Children are well catered for with puppet making, face painting, lino cutting and plenty of other activities to keep them interested.

There will be a Variety Show on Saturday featuring many of Medway’s talented people and on Sunday a recital by David Griffiths (accompanied by his wife Christine). They are internationally acclaimed musicians from New Zealand and they will perform Schumann’s Dichteliebe (Op 48) and a range of songs from New Zealand.

There will be art workshops taking place and a few places are still available, but be quick and book a place.

We hope you will agree that there is something for everyone. Do come along and put Wigmore on the Arts map!!

A full programme is available, so e-mail wigmore.arts@hotmail.co.uk, sae to 42 The Goldings, Rainham ME8 0AX or telephone 01634 372508

To book a place on a workshop e-mail wigmoreartsworkshops@hotmail.co.uk or sae/telephone as above.

Picture:

Paul Warren of St Matthew’s Church, Wigmore.
Wigmore Arts Weekend organiser

Area:   South East

Billy Childish – Frozen Estuary Exhibition – Review

Cult labels can obscure the viewer’s perspective of the artist’s work, with associations of niche celebrity given meaning by sycophantic fans and media observers. Childish is touted as a ‘cult’ figure in his latest exhibition at Chatham dockyard. This could scream popular or ‘cool’ to the ‘right’ people or celebrate an alternative and underground status. Childish’s character(s) loom large, set on pleasing themselves before courting the crowd, perhaps at the risk of eclipsing his work. In a 2010 video for the Tate’s ‘Sound and Vision’ series, he dons the costumes of painter and musician to playfully interview himself, with respectably awkward questions. When the artist asks about his influence on the musician, the answer is ‘no’ followed by a wistful smile.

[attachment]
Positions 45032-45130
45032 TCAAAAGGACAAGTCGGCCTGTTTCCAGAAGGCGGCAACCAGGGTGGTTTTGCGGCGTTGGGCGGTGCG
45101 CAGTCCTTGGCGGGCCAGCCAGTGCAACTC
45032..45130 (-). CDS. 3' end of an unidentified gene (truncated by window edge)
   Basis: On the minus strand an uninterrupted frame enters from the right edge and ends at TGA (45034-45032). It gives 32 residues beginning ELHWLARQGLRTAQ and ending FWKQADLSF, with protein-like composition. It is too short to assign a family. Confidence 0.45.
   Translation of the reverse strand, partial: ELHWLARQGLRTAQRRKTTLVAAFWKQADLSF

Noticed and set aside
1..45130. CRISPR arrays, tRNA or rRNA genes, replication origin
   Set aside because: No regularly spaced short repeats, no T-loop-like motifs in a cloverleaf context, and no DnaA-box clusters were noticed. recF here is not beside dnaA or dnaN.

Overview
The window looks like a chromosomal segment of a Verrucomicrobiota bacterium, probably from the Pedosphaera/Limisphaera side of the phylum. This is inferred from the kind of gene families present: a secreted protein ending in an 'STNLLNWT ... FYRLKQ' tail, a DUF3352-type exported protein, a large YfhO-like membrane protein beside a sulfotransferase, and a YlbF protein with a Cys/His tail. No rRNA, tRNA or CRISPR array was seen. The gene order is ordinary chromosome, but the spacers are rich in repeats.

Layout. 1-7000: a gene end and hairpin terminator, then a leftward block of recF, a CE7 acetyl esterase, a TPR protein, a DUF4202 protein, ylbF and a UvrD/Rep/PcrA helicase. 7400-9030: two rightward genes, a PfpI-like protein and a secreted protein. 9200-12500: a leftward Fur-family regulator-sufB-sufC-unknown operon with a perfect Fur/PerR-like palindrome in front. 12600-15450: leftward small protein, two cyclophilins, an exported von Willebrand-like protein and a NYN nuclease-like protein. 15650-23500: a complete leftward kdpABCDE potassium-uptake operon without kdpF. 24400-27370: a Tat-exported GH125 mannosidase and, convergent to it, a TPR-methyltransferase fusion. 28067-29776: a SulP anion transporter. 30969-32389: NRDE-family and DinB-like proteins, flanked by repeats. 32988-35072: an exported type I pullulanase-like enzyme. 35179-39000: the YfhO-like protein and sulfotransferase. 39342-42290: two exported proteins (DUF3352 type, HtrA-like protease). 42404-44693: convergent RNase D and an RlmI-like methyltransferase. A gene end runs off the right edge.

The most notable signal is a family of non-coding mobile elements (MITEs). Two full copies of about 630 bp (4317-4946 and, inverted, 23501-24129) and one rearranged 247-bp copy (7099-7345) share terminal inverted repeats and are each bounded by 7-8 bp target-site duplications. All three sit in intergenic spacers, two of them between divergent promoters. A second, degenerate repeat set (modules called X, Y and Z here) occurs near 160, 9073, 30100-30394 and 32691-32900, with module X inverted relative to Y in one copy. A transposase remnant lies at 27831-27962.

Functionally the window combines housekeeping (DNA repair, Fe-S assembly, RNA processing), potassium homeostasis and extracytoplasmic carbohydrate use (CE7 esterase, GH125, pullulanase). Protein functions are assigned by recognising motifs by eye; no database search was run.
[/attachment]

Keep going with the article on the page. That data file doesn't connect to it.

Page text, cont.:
The frozen estuary series offers something pleasantly different. The dockyard exhibition gives some space to history and personal mythologising – displays of album covers, books and memorabilia to greet the audience. Maybe this is a triumphant return to a place he left with little love lost.

13 oil and charcoal on linen paintings cover the main walls, some with the paint still wet. Despite featuring friends and family, the subject seems less personal, the focus is the river itself, depicted in vivid blues and whites and frozen in time and canvas. Inspired by photos of the winters of 1895 and 1947 when both estuaries froze over, Childish captures a stark landscape, where workers pose with boats locked in ice, dominated by blue skies and glaring white. Details run in earthy browns, a muck upon the landscape, as wet paint dribbles down many of the canvases, forming icicles of dirt and snow.

Here is something about place rather than person, escaping the ‘cult’ cliché and exploring the relationships between time, place and identity. A full size nude stands by the entrance, leading visitors through the memorabilia to something else entirely. Something brave.

The exhibition is on at the Historic Dockyard, Chatham, until 30th September 2012. Details are available at: http://www.thedockyard.co.uk/NetsiteCMS/pageid/1023/Billy%20Childish.html

By Roy Smith

@roy_smith 

www.royalansmith.co.uk

Guest Writer

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Whatever Floats Your Boat – Open Air Family Theatre – Medway – June 2012

Taking place during Medways Fuse Festival “Whatever Floats Your Boat” is an open-air family theatre show presented by Students of Drama, Applied Theatre and Education (DATE) from London’s Central School of Speech and Drama.